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iPhone Vulnerability Revealed

iPhone Vulnerability Revealed

Posted on 22nd Aug 2012 @ 10:39 AM

iphone-hack.jpgIt seems like with every day that goes by, a new kind of hack attack reveals itself to the world. Int his case, a security researcher has found another big vulnerability in your Apple iPhone.

Text messaging is nothing new. We were doing it well before the first smart phone hit the market. But according to an iOS security researcher, the Apple iPhone uses a unique format to deliver text messages that could potentially open the door to hacking.

The researcher posted details about his discovery in his blog. According to the blog, when a text message is sent from an iPhone, the header of the message will say who the message came from, as all phones do. However, Apple iPhones also have an optional header called the User Data Header which allows a person to enter in a different Reply To address.

So what is the problem? The problem is that if a hacker knows the phone number of someone close to you, like a friend or family member, they can actually send a message to your phone and make it appear as though it came from another person. On the iPhone, the message appears so believable that anyone could be fooled into giving away sensitive information.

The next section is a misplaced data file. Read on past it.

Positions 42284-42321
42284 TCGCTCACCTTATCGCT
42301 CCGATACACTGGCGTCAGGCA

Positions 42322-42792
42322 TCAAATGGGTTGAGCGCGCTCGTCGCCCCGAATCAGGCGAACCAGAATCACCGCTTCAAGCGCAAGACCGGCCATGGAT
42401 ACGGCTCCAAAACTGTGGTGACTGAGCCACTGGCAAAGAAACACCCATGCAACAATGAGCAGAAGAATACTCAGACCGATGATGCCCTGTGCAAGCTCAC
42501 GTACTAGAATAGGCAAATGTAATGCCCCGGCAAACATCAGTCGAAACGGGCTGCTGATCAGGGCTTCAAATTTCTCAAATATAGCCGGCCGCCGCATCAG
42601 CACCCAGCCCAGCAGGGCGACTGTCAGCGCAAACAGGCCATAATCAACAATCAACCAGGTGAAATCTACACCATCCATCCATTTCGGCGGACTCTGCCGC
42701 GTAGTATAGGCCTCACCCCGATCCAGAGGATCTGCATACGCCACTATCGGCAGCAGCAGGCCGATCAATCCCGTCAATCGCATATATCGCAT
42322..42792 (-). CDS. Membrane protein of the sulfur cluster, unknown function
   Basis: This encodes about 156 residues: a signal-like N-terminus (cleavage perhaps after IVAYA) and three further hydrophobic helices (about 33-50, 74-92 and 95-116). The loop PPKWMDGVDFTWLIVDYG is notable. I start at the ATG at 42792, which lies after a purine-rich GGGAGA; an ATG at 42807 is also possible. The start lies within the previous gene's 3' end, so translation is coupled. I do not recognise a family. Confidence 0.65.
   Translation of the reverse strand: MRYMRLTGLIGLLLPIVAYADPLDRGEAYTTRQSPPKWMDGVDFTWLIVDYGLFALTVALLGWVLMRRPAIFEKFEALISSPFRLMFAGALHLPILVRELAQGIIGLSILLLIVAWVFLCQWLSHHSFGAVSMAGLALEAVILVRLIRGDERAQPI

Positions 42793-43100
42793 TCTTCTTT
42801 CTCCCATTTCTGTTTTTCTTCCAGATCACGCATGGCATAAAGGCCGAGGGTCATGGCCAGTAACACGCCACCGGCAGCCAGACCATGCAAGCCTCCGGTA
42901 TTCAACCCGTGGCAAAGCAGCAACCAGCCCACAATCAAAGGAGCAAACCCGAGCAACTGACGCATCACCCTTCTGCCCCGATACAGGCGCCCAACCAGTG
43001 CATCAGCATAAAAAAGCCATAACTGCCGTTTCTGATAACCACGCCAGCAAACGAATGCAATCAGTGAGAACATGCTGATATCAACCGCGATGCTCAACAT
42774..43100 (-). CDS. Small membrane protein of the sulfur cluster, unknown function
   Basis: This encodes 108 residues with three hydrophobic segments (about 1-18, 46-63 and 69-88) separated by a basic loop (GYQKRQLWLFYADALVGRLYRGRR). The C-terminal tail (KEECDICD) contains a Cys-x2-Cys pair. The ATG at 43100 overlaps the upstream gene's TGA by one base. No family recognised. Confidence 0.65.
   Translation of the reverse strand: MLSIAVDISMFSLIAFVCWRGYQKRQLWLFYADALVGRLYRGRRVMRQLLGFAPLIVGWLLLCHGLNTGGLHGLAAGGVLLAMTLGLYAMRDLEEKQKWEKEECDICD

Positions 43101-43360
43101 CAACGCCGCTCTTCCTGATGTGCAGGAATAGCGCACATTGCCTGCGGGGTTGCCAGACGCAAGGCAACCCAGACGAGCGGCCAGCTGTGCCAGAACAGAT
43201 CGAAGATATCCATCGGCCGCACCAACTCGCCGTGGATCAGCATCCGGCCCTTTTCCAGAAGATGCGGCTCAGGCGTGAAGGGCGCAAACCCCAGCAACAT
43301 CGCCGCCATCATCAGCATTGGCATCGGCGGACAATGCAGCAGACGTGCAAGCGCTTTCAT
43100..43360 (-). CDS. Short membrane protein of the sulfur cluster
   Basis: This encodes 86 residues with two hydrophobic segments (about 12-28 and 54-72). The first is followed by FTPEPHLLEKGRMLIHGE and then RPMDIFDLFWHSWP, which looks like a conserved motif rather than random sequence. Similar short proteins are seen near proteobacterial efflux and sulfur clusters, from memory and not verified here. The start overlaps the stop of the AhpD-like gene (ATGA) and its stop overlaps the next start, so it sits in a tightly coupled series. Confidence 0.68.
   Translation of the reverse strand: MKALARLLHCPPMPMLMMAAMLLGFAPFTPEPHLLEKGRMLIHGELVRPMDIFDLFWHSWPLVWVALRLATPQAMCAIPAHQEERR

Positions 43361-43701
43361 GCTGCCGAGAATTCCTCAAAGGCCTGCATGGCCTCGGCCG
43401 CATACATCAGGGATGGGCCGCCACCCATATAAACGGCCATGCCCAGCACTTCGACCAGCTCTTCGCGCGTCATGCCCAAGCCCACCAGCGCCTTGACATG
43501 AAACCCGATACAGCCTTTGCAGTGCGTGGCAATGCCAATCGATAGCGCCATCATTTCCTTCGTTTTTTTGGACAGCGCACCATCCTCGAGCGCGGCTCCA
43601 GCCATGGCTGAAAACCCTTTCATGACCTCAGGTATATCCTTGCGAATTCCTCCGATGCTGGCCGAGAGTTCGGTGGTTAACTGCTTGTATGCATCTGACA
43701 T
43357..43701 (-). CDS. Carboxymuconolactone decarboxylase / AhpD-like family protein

When Apple heard about the discovery, they responded to the blog with the following official statement:

“Apple takes security very seriously. When using iMessage instead of SMS, addresses are verified which protects against these kinds of spoofing attacks. One of the limitations of SMS is that it allows messages to be sent with spoofed addresses to any phone, so we urge customers to be extremely careful if they’re directed to an unknown website or address over SMS.”

The problem with that “solution” is that iMessage only works between iOS devices. So, unless everyone you might send or receive text messages from is also using an iPhone, iPad, or Mac OS X to communicate with you, iMessage isn’t actually a feasible fix.

The security researcher who revealed the flaw summed his blog post up with, “Now you are alerted. Never trust any SMS you received on your iPhone at first sight.”

That seems fair, but there are some other elements you can use to determine if the message is legitimate or not. First of all, if you receive a message from someone who is not in your iPhone contacts, it generally shows up as the originating phone number as opposed to “Mom”. As mentioned above, an attacker who knows your mom’s mobile number may be able to send a spoofed message that appears to be from your mom, but a spoofed message from another number should appear as the number itself even if the message claims to be from your mom.

Second, common sense should play a role here as well. If you and your best friend text regularly about the sports, or politics, or what the plans are for the coming weekend, and you receive a text that just says “click this link”, you should be suspicious. If your Mom barely knows what text messaging is, and never really uses SMS, it should alert you that something isn’t right if you get a message out of the blue asking for money.

SMS text messaging is a great tool, but it’s certainly not the most secure. Apple’s implementation of SMS may be more prone to spoofing than other mobile platforms, but you should think twice about clicking links or sharing sensitive information via SMS messaging on any platform.

AUTHOR - Carlos Reyes

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